Where the fuck is Nikola Tesla? [yeah it's going to be one of "those" kinds of book reviews] Seriously, how can someone write a book about the discovery's, effects and critical moments of the electric revolution without even mentioning Nikola Tesla once? Not mentioning Tesla is like writing a book about the liberation of African slaves in America and not mentioning George Washington. I was actually stunned when halfway through reading the book I flipped to the index to see where Tesla was going to appear in the narrative, only to be greeted by no such entry amidst the "T" columns. I can't explain it. I am surrounded by machines that run on Tesla's principle of AC electricity. Toasters, kettles, radios, lights... even the machine I am writing this very blog post on is powered by Tesla's version of electrical currant. I can't explain his omisson from the book. I actually wonder if David Bodanis has something personally against Nikola Tesla, as he even bizarrely mentions Tesla's invention, the radio transmitter, but perpetuates the 60 year old well-recognised error of crediting its invention to Marconi.
The style of writing and narrative in the book also makes one question the absense of Tesla. Bodanis prides himself on not making the story of electricity "boring" by spicing it up with all the personal human issues surrounding the events of modern electrical discoveries. He colourfully describes, the arguing, betrayal and back stabbing that went on. War stories about beating the Nazis with their own radio technology stolen out from under their very nose one night. So why no mention of the greatest fight between electrical companies of all time?? The very first case of VHS Vs. BetaMax, BluRay Vs. HD-DVD.... the war between Edison's DC and Tesla's AC technology. This war was vicious, cut throat... even involving the public execution of animals, yet no mention of it in the book. I just don't get it.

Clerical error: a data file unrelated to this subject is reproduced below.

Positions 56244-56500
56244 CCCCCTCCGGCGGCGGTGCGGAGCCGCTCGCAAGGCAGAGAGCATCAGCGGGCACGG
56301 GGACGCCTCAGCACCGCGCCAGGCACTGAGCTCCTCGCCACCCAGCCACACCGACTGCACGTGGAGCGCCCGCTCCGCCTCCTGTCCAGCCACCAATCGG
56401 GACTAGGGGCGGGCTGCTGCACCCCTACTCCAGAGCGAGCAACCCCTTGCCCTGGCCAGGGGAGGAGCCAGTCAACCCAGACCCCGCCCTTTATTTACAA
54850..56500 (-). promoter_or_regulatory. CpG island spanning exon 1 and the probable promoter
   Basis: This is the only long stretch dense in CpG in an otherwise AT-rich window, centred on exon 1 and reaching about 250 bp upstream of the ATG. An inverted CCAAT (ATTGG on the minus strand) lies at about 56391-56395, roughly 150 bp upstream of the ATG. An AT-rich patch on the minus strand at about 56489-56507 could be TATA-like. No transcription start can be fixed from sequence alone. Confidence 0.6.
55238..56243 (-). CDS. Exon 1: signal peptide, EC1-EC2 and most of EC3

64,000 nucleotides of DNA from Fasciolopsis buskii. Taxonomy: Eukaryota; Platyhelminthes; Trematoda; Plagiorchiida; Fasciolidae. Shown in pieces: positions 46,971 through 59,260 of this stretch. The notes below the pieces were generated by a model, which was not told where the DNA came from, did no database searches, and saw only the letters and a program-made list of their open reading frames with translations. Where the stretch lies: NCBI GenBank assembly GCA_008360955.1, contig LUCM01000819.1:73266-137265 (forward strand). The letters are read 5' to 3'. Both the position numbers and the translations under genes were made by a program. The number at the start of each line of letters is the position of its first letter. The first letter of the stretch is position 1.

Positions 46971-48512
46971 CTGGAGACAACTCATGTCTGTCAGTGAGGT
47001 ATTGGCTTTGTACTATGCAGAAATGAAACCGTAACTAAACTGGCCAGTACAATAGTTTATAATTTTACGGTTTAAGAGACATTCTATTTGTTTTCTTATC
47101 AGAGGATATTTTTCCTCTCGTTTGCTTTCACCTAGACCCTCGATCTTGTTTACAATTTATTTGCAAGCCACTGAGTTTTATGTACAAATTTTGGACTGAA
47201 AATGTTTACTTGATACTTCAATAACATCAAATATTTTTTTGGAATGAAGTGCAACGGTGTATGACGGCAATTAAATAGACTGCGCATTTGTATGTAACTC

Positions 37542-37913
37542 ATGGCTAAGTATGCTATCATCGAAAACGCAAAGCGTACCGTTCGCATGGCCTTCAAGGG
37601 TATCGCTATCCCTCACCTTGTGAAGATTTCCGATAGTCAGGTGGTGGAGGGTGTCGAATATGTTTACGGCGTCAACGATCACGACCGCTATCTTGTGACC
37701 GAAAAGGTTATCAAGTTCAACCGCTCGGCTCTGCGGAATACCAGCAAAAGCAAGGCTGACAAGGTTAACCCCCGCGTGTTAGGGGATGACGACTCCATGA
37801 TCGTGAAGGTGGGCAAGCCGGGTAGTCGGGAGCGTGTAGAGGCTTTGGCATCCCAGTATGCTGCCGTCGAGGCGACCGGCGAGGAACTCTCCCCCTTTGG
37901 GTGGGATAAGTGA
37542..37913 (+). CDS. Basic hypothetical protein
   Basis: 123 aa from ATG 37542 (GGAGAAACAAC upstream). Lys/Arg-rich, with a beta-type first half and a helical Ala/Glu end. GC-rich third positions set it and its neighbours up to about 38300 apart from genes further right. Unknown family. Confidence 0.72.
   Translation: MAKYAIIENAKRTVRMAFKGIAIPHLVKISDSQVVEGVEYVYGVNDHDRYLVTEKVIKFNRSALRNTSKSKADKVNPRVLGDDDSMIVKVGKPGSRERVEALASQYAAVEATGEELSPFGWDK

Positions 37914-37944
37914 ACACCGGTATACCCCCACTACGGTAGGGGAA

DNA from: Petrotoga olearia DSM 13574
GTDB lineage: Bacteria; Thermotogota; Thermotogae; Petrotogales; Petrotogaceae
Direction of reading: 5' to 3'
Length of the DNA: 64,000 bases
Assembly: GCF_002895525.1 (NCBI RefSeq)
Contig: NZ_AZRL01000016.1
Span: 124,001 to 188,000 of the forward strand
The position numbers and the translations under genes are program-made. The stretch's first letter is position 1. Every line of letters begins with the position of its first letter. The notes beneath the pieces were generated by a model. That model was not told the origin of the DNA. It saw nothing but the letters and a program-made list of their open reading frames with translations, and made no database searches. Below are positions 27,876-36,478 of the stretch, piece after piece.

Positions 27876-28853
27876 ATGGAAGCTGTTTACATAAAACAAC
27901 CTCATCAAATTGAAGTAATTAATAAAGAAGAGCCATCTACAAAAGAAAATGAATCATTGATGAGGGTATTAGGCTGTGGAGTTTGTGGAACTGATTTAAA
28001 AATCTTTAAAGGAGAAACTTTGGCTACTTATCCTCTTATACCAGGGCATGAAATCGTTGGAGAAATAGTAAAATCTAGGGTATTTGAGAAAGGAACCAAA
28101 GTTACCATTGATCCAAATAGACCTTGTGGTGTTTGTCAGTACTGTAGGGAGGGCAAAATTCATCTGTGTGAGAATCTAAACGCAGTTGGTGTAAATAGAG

Oh well nevermind, the book has lost all it's stars in this review so far because of it, so lets see if we can get any back for it. Well on the plus side, I only pay €2.99 for a hardcover copy of the book. Probably a euro too much, but hey, hardcovers are handy. He does cover a lot of stuff to be fair, even at the expense of omitting the man who invented AC electricity, radio transmitters, wireless power (Jesus, why did he not mention him?!). It was very easy to read book. It actually makes the ideal shitter book, and that is indeed where I read most of it. With the way it was going at times, I figured I could rip out a few of the pages that didn't have Tesla on them and wipe my bum-bum if I ran out of toilet paper. Some of the events he describes are interesting, but I often found his choice of explaining the genesis of their invention a bit odd. Take the part where he described the German invention of a highly improved version of radar. He makes no attempt at explaining how the German scientists developed the technology but rather instead how "Tommy boy stormed into Germany one night, and stole it from the Jerrys before you even had time to say, Hitler has only one ball". That was it, that's how radar was improved by scientists; they just stole it one night. That's probably how AC electricity was invented too. Oh and did I mention, Marconi invented the radio transmitter. He did right a good lot on Alan Turing though, and delved right into how Turing, a national war hero, was persecuted simply because of his homosexuality. Which was nice of Bodanis.
In honor of Nikola Tesla, here's John C Reilly playing the part Tesla in a short feature about his life, as narrated by a drunk man. Very odd, but quite amusing and interesting. (via Andiscandis)